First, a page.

Exploring cultural differences in career-related variables is critical as an individual’s background is hypothesized to play a pivotal role in her or his career development. (Miller & Brown, 2005) Individual variable such as U.S. acculturation, resident status, capacity of english will all have an effect on the educational and career development chances and opportunities. (Davidson-Aviles and Montero 2004/2005 p. 97) Latinos have been found to have been influenced by certain cultural characteristics in regards to career decision making. A key cultural value often associated with Latina/o college students is familismo, which is defined as a strong identification and attachment to one’s primary relations, such as family and peers, that is expressed by feelings and behaviors that reflect loyalty and solidarity to one’s primary relations (Fuligni & Pedersen, 2002). respecto, compadrismo, extended friendship roles (Davidson-Aviles and Montero 2004/2005). Personalismo, hesitancy to engage with people with whom they do not know. Caballerismo, Marianismo, feminine ideal of putting family ahead of personal goals.
For many Latino men, degree completion represents an opportunity to not only bring honor and pride to the family, but also the ability to provide financial support (Campa, 2010; Hernandez, 2000; Zell, 2010). However, these gender roles may also interfere with academic success as the importance of providing for family can often conflict with the financial demands of college.
Empowerment model , Cummins (1989), assumes that career development outcomes and related school performance are affected by relations with dominant social group, with school/local community and relationship with faculty/counselors. Understanding the role of environment suggests that systemic interventions are a crucial point of brinkmanship in an effective positive intervention or program for Latinos. Including interventions that target majority group culture such as white student population or faculty and staff.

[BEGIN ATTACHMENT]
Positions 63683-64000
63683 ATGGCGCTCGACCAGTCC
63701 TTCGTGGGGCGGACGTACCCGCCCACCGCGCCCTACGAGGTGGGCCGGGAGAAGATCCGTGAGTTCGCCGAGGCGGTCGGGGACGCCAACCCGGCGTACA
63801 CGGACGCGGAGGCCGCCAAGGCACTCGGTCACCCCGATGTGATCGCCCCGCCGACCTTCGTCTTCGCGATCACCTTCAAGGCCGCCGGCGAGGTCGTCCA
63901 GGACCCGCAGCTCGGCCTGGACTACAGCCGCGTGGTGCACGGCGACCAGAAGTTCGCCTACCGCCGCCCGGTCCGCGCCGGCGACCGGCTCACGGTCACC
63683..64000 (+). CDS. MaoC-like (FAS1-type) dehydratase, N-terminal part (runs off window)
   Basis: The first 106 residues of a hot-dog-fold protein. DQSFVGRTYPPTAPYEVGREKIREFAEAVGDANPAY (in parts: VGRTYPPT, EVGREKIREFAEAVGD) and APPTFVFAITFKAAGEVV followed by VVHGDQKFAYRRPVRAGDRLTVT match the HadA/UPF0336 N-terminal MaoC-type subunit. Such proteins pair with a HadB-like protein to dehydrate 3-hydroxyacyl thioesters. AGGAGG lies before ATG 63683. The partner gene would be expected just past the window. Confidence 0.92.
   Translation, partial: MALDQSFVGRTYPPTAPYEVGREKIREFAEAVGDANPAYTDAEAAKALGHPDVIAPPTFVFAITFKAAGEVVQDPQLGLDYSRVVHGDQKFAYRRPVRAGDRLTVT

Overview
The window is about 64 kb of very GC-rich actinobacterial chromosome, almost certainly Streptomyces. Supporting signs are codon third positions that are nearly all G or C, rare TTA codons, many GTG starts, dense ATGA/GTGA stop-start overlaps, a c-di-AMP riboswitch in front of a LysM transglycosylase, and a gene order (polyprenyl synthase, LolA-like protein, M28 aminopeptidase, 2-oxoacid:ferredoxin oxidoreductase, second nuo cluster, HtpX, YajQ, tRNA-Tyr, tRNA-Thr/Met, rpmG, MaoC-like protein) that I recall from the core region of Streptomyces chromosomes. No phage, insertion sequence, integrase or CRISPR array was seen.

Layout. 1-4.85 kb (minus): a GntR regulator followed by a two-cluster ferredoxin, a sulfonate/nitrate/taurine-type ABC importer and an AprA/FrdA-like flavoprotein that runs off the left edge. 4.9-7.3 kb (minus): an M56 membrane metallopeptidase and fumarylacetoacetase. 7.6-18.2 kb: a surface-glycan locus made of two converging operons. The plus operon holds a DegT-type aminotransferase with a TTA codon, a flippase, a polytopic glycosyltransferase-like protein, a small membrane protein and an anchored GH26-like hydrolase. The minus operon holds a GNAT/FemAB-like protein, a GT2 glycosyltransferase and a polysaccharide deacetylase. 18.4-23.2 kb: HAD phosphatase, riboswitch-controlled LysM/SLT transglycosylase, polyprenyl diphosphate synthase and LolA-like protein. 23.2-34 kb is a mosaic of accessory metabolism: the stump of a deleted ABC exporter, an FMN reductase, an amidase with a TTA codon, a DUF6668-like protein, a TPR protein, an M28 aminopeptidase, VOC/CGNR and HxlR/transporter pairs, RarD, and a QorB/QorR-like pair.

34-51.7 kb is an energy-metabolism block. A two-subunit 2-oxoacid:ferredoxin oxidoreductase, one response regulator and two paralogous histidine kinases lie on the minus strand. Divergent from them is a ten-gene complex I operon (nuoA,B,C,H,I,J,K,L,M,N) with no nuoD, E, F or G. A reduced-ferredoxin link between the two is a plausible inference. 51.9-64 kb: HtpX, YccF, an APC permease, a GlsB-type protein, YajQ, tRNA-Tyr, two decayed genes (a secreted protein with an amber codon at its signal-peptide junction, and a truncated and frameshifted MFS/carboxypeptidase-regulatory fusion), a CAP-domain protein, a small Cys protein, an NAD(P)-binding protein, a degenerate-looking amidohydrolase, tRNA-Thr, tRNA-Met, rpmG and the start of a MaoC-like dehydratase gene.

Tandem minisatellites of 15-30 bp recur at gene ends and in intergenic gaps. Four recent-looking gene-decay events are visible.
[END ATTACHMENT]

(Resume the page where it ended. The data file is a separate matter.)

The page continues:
Career Exploration in the Population
Research into career decision making amongst Mexican-Americans show a consistency with the themes considered to be predictive of how successful the students will be in making informed decisions. Leal-Muniz and Constatine (2005) identify three major themes that will be focused on. The themes can be identified as: 1. real and perceived barriers, 2. adherence to career myths and stereotypes, parental involvement and encouragement. A workshop aimed at career exploration can address these themes through a card-sort skill/interest exploration activity, discussion of career stereotypes and a way to involve the child - parent interaction in a way that encourages the student towards career exploration.
Barriers for the Mexican-American student are wide ranging. Mexican-Americans are one of the fastest growing and the largest ethnic population in the U.S., but remain as one of the lowest in high school graduation rates at...